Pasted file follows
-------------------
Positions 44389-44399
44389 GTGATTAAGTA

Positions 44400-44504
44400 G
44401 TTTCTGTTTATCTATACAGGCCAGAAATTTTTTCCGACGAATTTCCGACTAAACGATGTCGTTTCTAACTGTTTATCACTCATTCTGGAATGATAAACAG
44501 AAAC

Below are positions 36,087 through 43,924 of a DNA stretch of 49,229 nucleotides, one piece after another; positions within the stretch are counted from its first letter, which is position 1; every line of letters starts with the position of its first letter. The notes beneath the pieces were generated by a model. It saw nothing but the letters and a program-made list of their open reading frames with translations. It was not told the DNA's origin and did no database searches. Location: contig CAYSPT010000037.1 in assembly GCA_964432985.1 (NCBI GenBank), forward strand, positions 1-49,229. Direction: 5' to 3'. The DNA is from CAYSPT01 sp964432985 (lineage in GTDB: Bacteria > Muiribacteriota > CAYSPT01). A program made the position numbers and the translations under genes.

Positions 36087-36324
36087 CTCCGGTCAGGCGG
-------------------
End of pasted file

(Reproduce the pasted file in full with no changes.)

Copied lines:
Positions 44389-44399
44389 GTGATTAAGTA

Positions 44400-44504
44400 G
44401 TTTCTGTTTATCTATACAGGCCAGAAATTTTTTCCGACGAATTTCCGACTAAACGATGTCGTTTCTAACTGTTTATCACTCATTCTGGAATGATAAACAG
44501 AAAC

Below are positions 36,087 through 43,924 of a DNA stretch of 49,229 nucleotides, one piece after another; positions within the stretch are counted from its first letter, which is position 1; every line of letters starts with the position of its first letter. The notes beneath the pieces were generated by a model. It saw nothing but the letters and a program-made list of their open reading frames with translations. It was not told the DNA's origin and did no database searches. Location: contig CAYSPT010000037.1 in assembly GCA_964432985.1 (NCBI GenBank), forward strand, positions 1-49,229. Direction: 5' to 3'. The DNA is from CAYSPT01 sp964432985 (lineage in GTDB: Bacteria > Muiribacteriota > CAYSPT01). A program made the position numbers and the translations under genes.

Positions 36087-36324
36087 CTCCGGTCAGGCGG